Falling in Love with Joseph Smith: Finding God in the Unlikeliest of Places by Jane Barnes
Fabulist or visionary, fraud or God’s messenger—one woman’s quest to nail down America’s homegrown prophet.
When award-winning documentary film writer Jane Barnes was working on the PBS Frontline/American Experience special series “The Mormons,” she was surprised to find herself inexplicably drawn to Joseph Smith and the Mormon religion. The product of an Episcopalian, “Waspy” family, she had never even met a Mormon before she began work on the series. But so it was: She was smitten with a man who proclaimed to have translated the word of God by peering into the dark of his hat.
In this brilliantly written memoir, Barnes describes her experiences working on the PBS series as she teetered on the precipice of conversion to Mormonism. It all began when she came across Joseph Smith’s early writings. She was delighted to discover how funny and utterly unique Smith was: “We do not normally think of God tickling us until we break into helpless peals of laughter.” And her fascination only deepened when, much to her surprise, she learned that her third paternal grandmother was a Mormon convert who, in 1833, had followed Smith west and whose family’s pioneer life was consumed by the crises swirling around the prophet and his involvement in polygamy.
Falling in Love with Joseph Smith is a funny, poignant, philosophical book that anyone with a spiritual bone will relate to.
I find this book interesting. The author tackles the idea of Joseph Smith and the pioneers and has the complete polar opposite reaction that most Americans do. She likes Joseph but doesn’t really care for the gospel aspect of it. While I find more commonly people like the gospel, the teachings, the culture and what it teaches people, but just can’t get over the whole founding principles and Joseph Smith. While there are a few theories I tend to disagree with, or ideas she presents as fact, she has definitley done her research into stories about Joseph that I have never heard before. There are a few key quotes that I really appreciated her honesty, even if it went against her general consensus of the book.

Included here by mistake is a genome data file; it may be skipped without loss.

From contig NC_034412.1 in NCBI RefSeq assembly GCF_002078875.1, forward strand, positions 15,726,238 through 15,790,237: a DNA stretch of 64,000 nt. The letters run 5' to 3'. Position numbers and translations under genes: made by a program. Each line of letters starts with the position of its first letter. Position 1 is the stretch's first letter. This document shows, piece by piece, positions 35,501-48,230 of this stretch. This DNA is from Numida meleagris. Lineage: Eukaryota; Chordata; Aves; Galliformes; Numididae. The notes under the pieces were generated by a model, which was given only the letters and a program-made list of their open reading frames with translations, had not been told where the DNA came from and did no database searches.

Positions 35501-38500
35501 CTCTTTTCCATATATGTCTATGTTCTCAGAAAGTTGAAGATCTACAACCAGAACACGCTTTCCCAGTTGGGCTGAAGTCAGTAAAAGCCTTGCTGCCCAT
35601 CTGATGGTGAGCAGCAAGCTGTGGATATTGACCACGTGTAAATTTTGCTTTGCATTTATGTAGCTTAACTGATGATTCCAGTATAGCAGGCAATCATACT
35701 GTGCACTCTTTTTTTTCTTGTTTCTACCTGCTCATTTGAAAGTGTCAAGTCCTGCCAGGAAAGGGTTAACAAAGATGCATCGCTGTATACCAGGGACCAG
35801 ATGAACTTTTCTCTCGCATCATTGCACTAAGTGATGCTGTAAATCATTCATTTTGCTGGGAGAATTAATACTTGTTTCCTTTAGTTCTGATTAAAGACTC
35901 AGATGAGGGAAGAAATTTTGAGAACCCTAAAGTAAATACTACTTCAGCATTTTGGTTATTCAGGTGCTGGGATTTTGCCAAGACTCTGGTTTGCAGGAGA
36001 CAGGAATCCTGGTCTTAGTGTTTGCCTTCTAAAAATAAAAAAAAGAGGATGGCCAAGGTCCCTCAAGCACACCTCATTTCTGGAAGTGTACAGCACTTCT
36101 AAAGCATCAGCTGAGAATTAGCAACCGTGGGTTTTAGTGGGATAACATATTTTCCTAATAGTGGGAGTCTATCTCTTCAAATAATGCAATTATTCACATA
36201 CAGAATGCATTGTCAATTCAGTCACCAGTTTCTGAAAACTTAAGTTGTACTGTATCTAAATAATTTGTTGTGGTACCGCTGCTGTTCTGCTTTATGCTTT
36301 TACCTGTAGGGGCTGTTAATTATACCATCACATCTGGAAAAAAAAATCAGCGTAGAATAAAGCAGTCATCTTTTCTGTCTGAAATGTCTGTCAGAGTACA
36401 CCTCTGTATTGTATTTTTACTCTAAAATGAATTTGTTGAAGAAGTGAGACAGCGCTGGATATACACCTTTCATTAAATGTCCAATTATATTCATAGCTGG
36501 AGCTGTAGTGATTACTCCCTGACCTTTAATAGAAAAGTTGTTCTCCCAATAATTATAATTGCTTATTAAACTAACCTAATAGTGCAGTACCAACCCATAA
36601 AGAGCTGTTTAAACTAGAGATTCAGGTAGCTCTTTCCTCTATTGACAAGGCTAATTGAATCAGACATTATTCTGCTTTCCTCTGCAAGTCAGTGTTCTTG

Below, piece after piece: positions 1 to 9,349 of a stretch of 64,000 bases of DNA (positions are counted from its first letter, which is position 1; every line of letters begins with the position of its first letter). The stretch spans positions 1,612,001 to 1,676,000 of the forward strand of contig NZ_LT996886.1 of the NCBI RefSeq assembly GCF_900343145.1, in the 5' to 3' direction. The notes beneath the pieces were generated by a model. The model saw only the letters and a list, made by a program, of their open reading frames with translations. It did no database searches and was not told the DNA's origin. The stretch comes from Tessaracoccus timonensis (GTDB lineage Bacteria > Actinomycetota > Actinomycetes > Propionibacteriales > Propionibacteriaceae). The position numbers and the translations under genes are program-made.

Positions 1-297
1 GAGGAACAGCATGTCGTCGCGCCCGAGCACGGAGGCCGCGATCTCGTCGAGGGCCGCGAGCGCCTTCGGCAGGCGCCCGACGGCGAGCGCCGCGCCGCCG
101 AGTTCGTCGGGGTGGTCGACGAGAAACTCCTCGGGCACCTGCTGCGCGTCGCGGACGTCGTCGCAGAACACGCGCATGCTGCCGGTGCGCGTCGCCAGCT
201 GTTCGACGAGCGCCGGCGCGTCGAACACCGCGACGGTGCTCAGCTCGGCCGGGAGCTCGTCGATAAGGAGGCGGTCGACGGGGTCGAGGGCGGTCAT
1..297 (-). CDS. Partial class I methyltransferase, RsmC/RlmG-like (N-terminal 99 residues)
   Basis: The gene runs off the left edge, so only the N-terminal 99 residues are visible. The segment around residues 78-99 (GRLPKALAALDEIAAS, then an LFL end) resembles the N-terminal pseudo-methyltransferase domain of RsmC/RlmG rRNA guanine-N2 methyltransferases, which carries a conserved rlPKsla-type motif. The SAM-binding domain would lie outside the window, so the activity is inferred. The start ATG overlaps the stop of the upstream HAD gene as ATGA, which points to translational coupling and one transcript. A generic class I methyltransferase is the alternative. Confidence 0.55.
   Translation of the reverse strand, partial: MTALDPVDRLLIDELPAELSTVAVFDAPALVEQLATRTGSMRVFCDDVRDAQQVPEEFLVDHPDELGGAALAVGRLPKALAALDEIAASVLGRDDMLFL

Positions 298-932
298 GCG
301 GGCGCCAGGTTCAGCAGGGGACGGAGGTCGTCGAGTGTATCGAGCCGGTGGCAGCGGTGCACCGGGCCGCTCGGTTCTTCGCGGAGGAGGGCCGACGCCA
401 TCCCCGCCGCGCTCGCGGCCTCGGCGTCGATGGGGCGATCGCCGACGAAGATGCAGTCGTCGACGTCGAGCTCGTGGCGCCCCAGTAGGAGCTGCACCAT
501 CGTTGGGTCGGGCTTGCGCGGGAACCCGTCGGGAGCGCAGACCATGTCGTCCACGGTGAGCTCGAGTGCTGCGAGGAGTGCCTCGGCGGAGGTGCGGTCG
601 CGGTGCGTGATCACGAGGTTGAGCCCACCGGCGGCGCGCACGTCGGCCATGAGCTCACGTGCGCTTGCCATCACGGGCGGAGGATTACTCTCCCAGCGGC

I love her enthusiasm for Family History. I have spent a lot of time researching mine and it is truly a hobby / interest for me. I can’t believe she was shocked that a Mormon would have ties back to the Mayflower. Hello, they are Americans too.
I am curious that she enjoys attending church services and feels a strong religious spririt there.
Quotes I liked:
“I loved Joseph, but I did not respect him in the way that the Apostle Pratt wanted me to. He raised the same either/or challenge that many Mormon Presidents and leaders have raised since. I would have to find a way to respect Joseph more than I did if I were really converting. My love for his colorful story about Moroni and the plates wouldn’t be enough.”
“I knew what was in the Mormons scripture and that Joseph could not have written it… Joseph wasn’t capable of being that irreverent… nor could Joseph have come up with the intellectual structure of the book of Mormon. It is inconceivable that he understood writing and narrative the way we do. Yet his book is written as though he did. I felt intellectual respect for the Book of Mormon and for Joseph Smith.”
Readalikes: The Mormonizing of America
Book provided via Edelweiss